Few artists in the contemporary discourse have continued to produce work with such unrelenting consistency and vitality as Giuseppe Penone, a member of the younger generation of Arte Povera artists who seems to almost ceaselessly produce new variations and explorations on the relationships between humanity and nature, body and space, presence and absence. Often posing unique material interactions with the human body, the bodies of plants or trees, and the material formats that he places between them, Penone’s work mines a rich multitude of lyrical interactions and relations of form and process.
Penone’s work is currently the subject of a dual exhibition at Marian Goodman’s London and Paris Galleries, taking the artist’s intricate operations with natural elements to various methodological endpoints. In London, his approach manifests itself through a rare documentation of his own physical encounter with the material, running through a series of variations that offer a unique look at an artist still developing and refining his modes of practice even as he nears 70 years of age.
The forms one view at Marian Goodman are particularly familiar as regards Penone’s longtime practice: casts of trees, carefully balanced frameworks of branches and wooden forms, and cages of laurel leaves have often appeared in his work, used as elements to underline a middle space between man and nature. Yet here, the artist also dives into an active representation of his own presence in the exchange between these elements. In one space within the gallery, Trattenere 6, 8, 12 anni di crescita depicts a trio of tree trunks, each grasped by a lone hand that stretches out into nothingness. In these works, the gently curving forms of nature are inexplicable from the hand that reaches out and touches them, feels their shapes, and possibly even casts it into the permanent form that now sits in the gallery.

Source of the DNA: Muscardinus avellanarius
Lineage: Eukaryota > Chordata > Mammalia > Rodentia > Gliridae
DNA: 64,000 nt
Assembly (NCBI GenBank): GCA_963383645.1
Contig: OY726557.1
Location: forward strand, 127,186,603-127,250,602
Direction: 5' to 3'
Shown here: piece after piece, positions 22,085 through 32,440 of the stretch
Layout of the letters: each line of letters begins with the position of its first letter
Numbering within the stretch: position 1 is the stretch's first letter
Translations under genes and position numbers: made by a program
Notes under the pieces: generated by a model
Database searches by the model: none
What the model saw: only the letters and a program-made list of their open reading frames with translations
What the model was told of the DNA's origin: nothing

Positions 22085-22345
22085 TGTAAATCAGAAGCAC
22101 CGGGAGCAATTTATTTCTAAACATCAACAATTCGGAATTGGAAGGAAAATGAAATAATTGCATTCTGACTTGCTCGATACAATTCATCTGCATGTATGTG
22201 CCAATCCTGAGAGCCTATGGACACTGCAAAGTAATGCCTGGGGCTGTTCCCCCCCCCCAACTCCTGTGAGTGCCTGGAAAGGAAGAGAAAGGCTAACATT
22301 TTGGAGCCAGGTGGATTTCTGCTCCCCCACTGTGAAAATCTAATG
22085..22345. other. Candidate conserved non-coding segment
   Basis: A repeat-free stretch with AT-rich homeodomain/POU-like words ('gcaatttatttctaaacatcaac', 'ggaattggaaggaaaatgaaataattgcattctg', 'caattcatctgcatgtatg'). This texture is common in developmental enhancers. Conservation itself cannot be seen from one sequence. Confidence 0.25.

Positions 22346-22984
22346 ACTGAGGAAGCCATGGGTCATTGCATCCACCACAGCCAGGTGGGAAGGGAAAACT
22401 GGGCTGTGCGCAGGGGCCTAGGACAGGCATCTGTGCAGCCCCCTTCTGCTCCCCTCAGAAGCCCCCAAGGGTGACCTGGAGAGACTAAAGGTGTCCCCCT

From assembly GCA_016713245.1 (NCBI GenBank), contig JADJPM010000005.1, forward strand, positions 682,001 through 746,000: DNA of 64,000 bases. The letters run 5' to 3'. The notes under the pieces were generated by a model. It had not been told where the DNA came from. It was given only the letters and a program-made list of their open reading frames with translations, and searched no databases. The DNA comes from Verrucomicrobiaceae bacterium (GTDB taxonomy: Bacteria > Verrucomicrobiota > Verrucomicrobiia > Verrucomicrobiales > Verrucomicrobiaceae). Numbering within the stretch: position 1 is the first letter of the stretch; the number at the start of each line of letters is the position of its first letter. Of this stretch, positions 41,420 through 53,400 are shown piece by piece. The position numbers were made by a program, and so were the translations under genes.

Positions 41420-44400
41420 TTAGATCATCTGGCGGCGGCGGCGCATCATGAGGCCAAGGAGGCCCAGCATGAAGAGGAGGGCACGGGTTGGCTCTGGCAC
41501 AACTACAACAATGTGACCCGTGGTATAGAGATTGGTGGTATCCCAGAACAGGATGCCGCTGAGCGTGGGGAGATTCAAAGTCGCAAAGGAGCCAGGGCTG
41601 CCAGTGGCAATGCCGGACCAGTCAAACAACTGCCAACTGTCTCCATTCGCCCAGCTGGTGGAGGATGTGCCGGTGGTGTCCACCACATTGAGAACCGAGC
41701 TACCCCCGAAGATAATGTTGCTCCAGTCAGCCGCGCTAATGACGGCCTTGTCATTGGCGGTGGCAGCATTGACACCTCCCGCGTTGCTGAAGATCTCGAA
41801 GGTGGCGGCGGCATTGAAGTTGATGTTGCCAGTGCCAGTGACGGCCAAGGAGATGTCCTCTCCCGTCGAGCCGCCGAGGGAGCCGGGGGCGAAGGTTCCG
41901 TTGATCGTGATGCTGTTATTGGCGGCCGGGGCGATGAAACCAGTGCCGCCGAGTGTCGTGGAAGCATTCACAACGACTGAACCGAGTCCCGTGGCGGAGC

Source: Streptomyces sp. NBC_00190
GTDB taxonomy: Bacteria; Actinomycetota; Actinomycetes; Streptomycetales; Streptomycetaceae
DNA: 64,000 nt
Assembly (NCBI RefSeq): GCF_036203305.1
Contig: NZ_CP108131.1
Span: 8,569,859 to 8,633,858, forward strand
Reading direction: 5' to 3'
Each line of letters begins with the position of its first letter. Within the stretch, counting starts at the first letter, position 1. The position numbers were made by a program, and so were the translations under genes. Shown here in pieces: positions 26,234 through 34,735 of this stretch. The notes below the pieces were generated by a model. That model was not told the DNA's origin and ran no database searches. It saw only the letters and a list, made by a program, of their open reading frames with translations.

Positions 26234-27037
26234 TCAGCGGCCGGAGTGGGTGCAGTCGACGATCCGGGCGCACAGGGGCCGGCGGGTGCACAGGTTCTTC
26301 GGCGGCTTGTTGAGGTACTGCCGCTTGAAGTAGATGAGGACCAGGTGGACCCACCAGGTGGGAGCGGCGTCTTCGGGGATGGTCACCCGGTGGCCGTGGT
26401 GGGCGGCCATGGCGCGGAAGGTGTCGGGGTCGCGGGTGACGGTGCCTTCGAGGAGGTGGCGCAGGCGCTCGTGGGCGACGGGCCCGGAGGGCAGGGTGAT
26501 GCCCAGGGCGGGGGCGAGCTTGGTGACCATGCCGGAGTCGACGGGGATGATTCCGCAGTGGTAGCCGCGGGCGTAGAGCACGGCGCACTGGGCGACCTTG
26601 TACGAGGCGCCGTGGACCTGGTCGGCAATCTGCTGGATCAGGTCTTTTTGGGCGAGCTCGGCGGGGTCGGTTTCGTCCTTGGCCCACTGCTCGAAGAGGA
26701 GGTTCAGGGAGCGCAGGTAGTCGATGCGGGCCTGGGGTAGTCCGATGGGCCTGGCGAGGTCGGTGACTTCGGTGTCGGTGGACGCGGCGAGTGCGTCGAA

The sense of permanence takes on a new note with this delicate inversion of Penone’s sculptural language, as his understanding of the material process of bronze-casting is emphasized here as distinctly human. In the choice to include these hands, or the terracotta faces shown nearby, Penone incorporates a deep connection between humanity and nature that has previously seemed somewhat absent. The artist seems to be readdressing the depiction of nature that he has selected, turning the bronze (an inherent human technology) to represent his own actions. Rather than the meticulously rendered simulations of prior work, Penone pushes his objects to a symbolic breaking point, one where man’s operations can no longer be separated from nature. In an era where philosophers are hotly debating the dawn of the Anthropocene, an era where man’s presence on earth, and his effects on the planet are inextricable from the geological record, this telescoping of Penone’s focus seems particularly telling.
Penone’s work is on view in London until October 22nd.
— D. Creahan
Giuseppe Penone: Fui, Saró, Non Sono [Marian Goodman]